Revelation is a book that defies a unified interpretation and it has drawn the attention of many in the modern age. Write a book on Revelation and it is almost sure to be a hit. The three main ways to interpret Revelation are the Preterist, Idealist, and Futurist views. The Preterist view argues that all of the events in Revelation are accounts of what happened in the years leading up to and in the destruction of the temple in 70 AD (Beale, 1999). The Idealist position argues that Revelation is not referencing actual events but rather it is a metaphorical account of the battle of good and evil across time (Beale, 1999). The Futurist view is built on the idea that the events in Revelation are still coming events (Beale, 1999). A hotly debated section of Revelation is chapter 13 and the two Beasts. In this section, John saw one Beast that came out of the sea. That Beast defies God and is wounded to death, but is healed. After that, a second Beast that comes out of the land commanded the world to worship the first Beast. In the end of the section the second Beast sets up a world currency under the mark that is the number of a man’s name; famously the mark of the Beast or 666. Out of the three views, the Futurist can handle this passage the best; some parallels can be found in the pre-70 AD Roman world, however, the parallels fall short of explaining the whole passage and the passage gives a very clear indication of talking about real events.
The Preterist view of Revelation 13 argues that Nero is the first Beast. The argument centers around Nero’s name in Greek and then translated to Hebrew (Hitchcock, 2007). After being translated into Hebrew the letters add up to 666. There are two problems with this, Hitchcock points out that the translation into Hebrew can be done where the letters do not add up to 666 and it is hard to make the case that Nero was near to death and was healed.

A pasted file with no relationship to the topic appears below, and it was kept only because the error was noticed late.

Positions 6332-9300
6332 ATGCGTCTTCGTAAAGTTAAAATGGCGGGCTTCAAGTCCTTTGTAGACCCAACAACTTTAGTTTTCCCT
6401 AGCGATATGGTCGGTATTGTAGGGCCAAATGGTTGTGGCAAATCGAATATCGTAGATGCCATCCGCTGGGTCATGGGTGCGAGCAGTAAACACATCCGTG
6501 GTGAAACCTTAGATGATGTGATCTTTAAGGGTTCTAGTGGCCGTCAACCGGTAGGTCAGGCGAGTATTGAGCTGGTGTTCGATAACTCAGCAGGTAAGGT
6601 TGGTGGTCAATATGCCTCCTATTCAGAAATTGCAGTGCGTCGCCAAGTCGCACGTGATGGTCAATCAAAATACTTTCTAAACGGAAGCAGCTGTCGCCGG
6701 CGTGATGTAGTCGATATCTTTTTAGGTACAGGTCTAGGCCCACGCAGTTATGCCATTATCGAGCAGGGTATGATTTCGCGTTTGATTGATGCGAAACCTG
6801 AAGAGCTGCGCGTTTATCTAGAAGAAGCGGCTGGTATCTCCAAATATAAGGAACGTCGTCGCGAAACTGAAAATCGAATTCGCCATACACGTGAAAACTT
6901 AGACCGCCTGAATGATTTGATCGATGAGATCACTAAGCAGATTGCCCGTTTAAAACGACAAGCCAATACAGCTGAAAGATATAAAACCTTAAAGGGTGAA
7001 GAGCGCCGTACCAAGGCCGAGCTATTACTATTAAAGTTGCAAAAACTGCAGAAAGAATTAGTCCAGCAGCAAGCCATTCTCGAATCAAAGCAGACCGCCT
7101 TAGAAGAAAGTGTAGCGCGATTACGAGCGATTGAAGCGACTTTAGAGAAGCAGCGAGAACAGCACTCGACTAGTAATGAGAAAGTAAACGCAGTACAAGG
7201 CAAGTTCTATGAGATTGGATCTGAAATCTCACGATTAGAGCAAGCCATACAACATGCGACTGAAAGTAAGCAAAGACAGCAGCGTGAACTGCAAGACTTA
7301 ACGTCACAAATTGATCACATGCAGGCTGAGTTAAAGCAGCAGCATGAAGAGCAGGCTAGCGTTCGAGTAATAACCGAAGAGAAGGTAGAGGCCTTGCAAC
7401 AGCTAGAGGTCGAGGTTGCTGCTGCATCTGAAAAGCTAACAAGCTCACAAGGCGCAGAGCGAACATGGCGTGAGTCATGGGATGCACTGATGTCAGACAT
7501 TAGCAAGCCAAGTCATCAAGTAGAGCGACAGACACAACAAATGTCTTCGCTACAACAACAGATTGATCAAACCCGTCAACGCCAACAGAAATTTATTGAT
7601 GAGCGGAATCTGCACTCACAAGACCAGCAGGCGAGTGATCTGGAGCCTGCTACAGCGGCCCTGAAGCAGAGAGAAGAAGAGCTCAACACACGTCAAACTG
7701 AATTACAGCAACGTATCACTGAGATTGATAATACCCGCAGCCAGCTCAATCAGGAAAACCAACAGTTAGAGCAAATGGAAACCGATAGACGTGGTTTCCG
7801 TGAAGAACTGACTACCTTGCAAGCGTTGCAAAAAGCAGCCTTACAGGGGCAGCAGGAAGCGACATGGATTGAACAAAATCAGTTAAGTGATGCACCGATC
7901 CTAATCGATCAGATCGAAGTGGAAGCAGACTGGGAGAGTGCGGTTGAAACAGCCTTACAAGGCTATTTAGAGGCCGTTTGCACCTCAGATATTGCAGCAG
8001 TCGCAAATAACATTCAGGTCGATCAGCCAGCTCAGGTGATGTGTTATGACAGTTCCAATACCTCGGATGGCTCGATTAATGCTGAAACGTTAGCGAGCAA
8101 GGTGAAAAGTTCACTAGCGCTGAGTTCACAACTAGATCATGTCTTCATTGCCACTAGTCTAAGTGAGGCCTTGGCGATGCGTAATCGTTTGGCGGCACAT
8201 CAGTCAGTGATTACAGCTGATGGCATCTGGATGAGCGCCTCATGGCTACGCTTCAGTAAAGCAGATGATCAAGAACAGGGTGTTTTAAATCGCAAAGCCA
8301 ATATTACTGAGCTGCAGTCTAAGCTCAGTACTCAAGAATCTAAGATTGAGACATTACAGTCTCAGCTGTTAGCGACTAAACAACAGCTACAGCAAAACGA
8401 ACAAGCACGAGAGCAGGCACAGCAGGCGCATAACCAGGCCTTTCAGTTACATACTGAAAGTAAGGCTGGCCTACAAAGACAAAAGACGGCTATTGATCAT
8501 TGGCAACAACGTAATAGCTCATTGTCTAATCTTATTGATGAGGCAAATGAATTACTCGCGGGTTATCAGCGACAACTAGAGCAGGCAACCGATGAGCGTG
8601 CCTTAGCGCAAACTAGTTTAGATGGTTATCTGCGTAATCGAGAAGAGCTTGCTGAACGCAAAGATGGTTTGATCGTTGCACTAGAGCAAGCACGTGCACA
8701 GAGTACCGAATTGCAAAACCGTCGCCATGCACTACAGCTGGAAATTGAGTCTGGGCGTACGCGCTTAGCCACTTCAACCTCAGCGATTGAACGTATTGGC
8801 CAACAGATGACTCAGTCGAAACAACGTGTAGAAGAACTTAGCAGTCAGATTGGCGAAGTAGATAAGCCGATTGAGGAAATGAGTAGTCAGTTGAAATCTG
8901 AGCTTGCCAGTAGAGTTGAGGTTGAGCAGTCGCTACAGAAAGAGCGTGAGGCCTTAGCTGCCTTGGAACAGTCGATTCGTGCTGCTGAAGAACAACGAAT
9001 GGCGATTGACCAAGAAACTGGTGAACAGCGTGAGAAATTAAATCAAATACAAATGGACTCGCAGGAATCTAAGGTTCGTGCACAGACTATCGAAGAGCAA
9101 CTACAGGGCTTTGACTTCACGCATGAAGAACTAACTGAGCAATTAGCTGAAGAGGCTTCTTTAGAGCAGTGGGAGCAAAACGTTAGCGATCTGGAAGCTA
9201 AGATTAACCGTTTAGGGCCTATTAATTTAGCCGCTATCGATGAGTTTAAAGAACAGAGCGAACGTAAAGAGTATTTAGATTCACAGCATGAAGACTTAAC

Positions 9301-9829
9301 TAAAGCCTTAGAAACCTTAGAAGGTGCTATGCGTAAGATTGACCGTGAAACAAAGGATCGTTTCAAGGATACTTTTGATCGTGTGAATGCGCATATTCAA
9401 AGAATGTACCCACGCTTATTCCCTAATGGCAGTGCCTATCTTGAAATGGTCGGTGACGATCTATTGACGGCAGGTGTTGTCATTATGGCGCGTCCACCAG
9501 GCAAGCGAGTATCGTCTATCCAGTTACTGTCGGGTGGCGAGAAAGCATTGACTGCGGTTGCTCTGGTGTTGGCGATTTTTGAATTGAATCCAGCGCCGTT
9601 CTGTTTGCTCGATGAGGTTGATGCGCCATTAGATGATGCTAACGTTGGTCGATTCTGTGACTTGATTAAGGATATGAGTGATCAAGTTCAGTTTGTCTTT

The Idealist position argues that the “Beast represents all worldly power which sets itself up against God” (Knowles, 2001, p. 704). However, in John’s account, the Beasts have human identities and the whole world is forced to worship them. But the biggest argument against the Idealist position is that in Revelation 12 and 13 there are 82 references to Daniel 6-9 (Rainbow, 1996). Daniel has never been considered a metaphorical account.
The Futurist view offers the most consistent view of this text. The argument for the Futurist view is historical. Just one example of this is the currency problem; even though the Roman currency was worldwide, it was not the only currency used and people could buy and sell food in other currencies. Also, two of the three main players that make up the “unholy trinity” appear in this text: Beast, Dragon, and false Prophet (Rainbow, 1996). It is hard to make a connection in history, especially in the early AD, for all three of these figures.
The best reading of the text is to take the text as a representation of events that will begin the end of this world. In reading the text in this light, parts that do not fit into the other views become coherent. Also, there is a myriad of references to other sections of the Bible, Daniel and 2nd Thessalonians for example, that bring further life to a Futurist interpretation of the text. It is no small thing that Revelation parallels detailed text like Daniel, clearly, John expected the readers make connections.

Beale, G. K. (1999). The book of Revelation: a commentary on the Greek text. Grand Rapids, MI; Carlisle, Cumbria: W.B. Eerdmans; Paternoster Press.
Hitchcock, M. L. (2007). A critique of the Preterist view of Revelation 13 and Nero. Bibliotheca Sacra, 164(655), 341-356.
Knowles, A. (2001). The Bible guide (1st Augsburg books ed.). Minneapolis, MN: Augsburg.
Rainbow, P. A. (1996). Revelation, Theology Of. In Evangelical dictionary of biblical theology (electronic ed.). Grand Rapids: Baker Book House.

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